This document summarizes aircraft travel guidelines for batteries:


It has two categories of lithium batteries:

  • 8 grams or "equivalent lithium content" per battery
  • 8-25 grams or "equivalent lithium content" per battery

Is there a formula or rule of thumb for determining the lithium content by weight of batteries?


1 Answer 1


Is there a formula or rule of thumb for determining the lithium content by weight of batteries?

Short: 8 grams / 100 Wh or ~= 0.75 grams per 18650 cell in a typical laptop battery.

Longer: Guidelines below, but YLMV -*

I have traveled on occasion "at about the maximum limit" when all the batteries I carried were added up. But, in around 50 legs of international travel, nobody has ever asked or checked.
[I had more trouble carrying boxes of 48 new NimH AA cells, as they are XRay dense and they attract extra attention from security.] Rules stipulate that batteries must be carried as carry on luggage and this does seem like a good idea.]

I have carried out this investigation for my own purposes some years ago, but Gargoyled to see what others say. I arrived at the same site as above BUT at a page where they answer your question (or purport to)

On this page Safetravel.dot.gov (that's their name) who you'd hope would know (but possibly don't) say:

  • Equivalent Lithium Content (ELC). ELC is a measure by which lithium ion batteries are classified. 8 grams of equivalent lithium content are equal to about 100 watt-hours. 25 grams of equivalent lithium content are equal to about 300 watt-hours.

  • You can arrive at the number of watt-hours your battery provides if you know how many milliamp hours and volts your battery provides: mAh/1000 x V = wh

  • Most lithium ion batteries marketed to consumers are below 100 watt-hours (8 grams ELC). If you are unsure of the watt-hour rating of your lithium ion battery, contact the manufacturer.

ie 100 Wh/8g = 12.5 Wh/g or 0.08g/Wh

A single 18650 call has a Ah capacity of 2 to say 2.5 Ah. Some claim higher but they are less believable (eg Everfire sell "3000 mAh" cells) and you also would rather they were wrong for this calculation.

On the above basis
a 3.6V nominal 2 Ah 18650 cell = 7.2 Wh =~ 0.6 gram
a 3.6V nominal 2.5 Ah 18650 cell = 9 Wh =~ 0.7 gram

To be easy and safe, say 0.75g/18650 cell

Laptop batteries tend to come in multiples of 3 or 4 cells.
Netbooks may have sub 18650 cells. Larger laptops tend to use 18650 cells.
Likely offerings are 18650 x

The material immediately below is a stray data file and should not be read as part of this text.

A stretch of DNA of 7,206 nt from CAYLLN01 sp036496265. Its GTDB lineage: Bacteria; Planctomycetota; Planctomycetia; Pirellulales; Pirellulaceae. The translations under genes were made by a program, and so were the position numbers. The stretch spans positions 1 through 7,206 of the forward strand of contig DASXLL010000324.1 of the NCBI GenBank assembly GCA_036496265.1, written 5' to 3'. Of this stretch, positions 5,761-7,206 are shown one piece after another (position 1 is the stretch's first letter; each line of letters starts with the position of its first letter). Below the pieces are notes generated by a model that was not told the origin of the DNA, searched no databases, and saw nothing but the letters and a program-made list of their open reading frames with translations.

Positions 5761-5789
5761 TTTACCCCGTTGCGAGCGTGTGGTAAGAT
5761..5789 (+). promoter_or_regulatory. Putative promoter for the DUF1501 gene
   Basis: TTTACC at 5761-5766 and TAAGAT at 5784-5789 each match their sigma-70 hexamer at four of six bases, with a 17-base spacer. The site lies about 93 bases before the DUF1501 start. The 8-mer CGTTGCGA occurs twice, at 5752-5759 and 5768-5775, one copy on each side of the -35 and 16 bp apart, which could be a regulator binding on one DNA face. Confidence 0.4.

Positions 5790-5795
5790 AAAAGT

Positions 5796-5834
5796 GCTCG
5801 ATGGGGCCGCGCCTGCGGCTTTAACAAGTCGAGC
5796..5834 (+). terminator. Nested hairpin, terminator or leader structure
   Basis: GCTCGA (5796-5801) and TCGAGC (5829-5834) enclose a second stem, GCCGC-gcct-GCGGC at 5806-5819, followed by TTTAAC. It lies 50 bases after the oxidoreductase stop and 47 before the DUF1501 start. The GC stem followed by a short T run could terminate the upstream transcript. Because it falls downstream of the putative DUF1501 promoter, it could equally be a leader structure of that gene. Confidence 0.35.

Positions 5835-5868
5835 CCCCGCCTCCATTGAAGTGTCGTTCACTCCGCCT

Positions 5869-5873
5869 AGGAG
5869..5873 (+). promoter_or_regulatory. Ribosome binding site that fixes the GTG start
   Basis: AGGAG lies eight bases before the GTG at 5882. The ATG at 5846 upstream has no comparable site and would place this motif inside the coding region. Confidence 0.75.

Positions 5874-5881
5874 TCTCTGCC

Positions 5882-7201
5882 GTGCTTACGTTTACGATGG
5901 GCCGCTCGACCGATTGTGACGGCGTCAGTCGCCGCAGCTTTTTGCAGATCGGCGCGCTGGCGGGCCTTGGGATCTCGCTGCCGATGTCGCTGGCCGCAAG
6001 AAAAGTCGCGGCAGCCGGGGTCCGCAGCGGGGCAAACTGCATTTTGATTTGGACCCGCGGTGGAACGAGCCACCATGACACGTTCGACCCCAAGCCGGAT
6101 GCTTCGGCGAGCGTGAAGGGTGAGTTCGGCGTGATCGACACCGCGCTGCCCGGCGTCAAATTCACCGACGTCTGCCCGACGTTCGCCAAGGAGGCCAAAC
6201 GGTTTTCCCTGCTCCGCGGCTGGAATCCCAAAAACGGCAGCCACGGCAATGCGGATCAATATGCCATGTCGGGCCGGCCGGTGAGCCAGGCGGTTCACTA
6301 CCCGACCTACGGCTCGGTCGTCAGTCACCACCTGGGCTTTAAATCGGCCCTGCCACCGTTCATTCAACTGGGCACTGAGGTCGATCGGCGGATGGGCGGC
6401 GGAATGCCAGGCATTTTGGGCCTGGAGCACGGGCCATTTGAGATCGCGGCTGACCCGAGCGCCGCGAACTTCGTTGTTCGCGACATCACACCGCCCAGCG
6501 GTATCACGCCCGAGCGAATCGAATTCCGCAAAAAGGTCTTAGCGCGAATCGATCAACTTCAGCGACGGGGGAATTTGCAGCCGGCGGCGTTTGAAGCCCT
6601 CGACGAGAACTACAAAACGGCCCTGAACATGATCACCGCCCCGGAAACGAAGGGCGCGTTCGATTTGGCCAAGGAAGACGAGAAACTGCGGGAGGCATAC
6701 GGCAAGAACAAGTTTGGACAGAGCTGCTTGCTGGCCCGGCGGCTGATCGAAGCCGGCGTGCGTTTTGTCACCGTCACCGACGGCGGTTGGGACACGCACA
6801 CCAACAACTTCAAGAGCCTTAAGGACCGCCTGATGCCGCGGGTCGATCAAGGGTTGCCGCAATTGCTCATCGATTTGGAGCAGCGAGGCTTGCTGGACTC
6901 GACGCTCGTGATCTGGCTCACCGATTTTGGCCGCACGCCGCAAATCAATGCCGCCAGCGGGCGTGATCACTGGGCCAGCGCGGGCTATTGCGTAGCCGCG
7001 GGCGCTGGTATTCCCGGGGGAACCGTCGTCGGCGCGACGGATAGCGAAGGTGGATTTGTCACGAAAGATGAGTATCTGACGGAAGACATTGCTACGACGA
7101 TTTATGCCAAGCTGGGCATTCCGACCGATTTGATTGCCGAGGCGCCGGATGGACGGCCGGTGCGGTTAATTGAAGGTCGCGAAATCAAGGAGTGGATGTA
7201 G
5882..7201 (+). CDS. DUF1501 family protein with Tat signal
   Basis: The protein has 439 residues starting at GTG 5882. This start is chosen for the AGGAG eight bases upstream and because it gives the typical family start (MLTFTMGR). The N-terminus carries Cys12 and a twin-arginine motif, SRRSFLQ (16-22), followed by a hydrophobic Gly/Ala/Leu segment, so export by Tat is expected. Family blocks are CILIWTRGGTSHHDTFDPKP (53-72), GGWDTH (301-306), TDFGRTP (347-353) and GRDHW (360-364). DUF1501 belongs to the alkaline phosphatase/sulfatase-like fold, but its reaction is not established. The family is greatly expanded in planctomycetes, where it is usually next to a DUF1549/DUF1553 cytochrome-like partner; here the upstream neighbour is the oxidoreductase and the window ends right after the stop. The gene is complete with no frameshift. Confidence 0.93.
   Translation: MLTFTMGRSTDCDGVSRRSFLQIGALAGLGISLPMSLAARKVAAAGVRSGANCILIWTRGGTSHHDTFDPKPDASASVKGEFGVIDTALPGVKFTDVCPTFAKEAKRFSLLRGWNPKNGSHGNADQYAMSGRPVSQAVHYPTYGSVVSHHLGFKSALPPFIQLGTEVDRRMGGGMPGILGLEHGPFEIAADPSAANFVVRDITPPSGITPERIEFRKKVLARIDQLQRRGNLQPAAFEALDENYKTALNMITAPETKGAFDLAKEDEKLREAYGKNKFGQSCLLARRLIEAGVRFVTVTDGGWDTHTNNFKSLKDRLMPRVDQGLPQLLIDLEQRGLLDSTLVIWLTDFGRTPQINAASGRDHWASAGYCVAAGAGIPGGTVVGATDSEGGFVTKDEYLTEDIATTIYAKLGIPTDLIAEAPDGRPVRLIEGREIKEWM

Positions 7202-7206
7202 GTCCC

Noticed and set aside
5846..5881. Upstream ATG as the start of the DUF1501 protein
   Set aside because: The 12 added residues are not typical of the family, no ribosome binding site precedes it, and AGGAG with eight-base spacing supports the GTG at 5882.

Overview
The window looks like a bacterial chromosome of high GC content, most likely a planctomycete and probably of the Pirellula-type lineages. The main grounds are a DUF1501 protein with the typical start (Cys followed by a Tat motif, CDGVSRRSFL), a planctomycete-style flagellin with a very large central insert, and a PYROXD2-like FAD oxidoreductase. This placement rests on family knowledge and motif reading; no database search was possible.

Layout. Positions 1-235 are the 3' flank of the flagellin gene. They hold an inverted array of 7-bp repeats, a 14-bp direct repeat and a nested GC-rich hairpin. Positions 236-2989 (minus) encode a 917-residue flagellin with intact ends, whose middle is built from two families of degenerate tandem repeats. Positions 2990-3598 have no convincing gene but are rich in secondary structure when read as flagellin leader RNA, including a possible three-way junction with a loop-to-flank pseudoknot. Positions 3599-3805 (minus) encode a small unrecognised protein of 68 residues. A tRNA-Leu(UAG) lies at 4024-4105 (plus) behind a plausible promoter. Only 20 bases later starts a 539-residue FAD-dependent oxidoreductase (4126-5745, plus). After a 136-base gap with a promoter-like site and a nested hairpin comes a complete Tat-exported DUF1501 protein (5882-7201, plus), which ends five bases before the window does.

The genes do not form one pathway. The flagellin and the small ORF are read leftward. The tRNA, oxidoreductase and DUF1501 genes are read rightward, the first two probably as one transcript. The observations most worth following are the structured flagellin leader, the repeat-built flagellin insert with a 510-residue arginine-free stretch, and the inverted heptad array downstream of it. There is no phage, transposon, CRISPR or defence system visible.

3, 4, 6, 8, 9, 12. giving
2.25, 3, 4.5, 6, 9 grams of Lithium per battery.

Happy the man (or woman) with a 12 cell laptop battery ! Even the 12 cell is so close to the limit that some refining of the calculations may show it falls below the threshold. It seems like this is aimed at laptop battery size or smaller, versus a larger than laptop division.

*-Your Lithium May Vary

MUCH more on web on this.

More later maybe ...

The following links are pertinent and may be useful.
Rushing out ...
I'll consider annotating them later:

Table good but does NOT relate to actual gross metal used

Applies 8g/100Wh simplistically.

Discussion. May be useful

Discussion. May be useful

Safe Travel again. Read !

Useful - citing safetravel site

  • \$\begingroup\$ The Safe Travel link now redirects to the site of the Pipeline and Hazardous Materials Safety Administration (PHMSA phmsa.dot.gov). It contains a page of definitions (phmsa.dot.gov/safetravel/definitions) that contains the same information. \$\endgroup\$
    – Bram
    Jun 21, 2015 at 8:50
  • \$\begingroup\$ This is inconsistent with your answer here, which (falsely) claims "A significant part of the weight in a LiIon battery is Lithium metal." A typical 18650 weighs about 45g, but above you claim it has about 0.75g Lithium content, hardly a significant part of its weight. Even if you mean the nebulous "equivalent Lithium content", whatever its definition, surely it is not meant to be more than an order of magnitude different from the actual Lithium metal content. \$\endgroup\$ Nov 23, 2015 at 22:48

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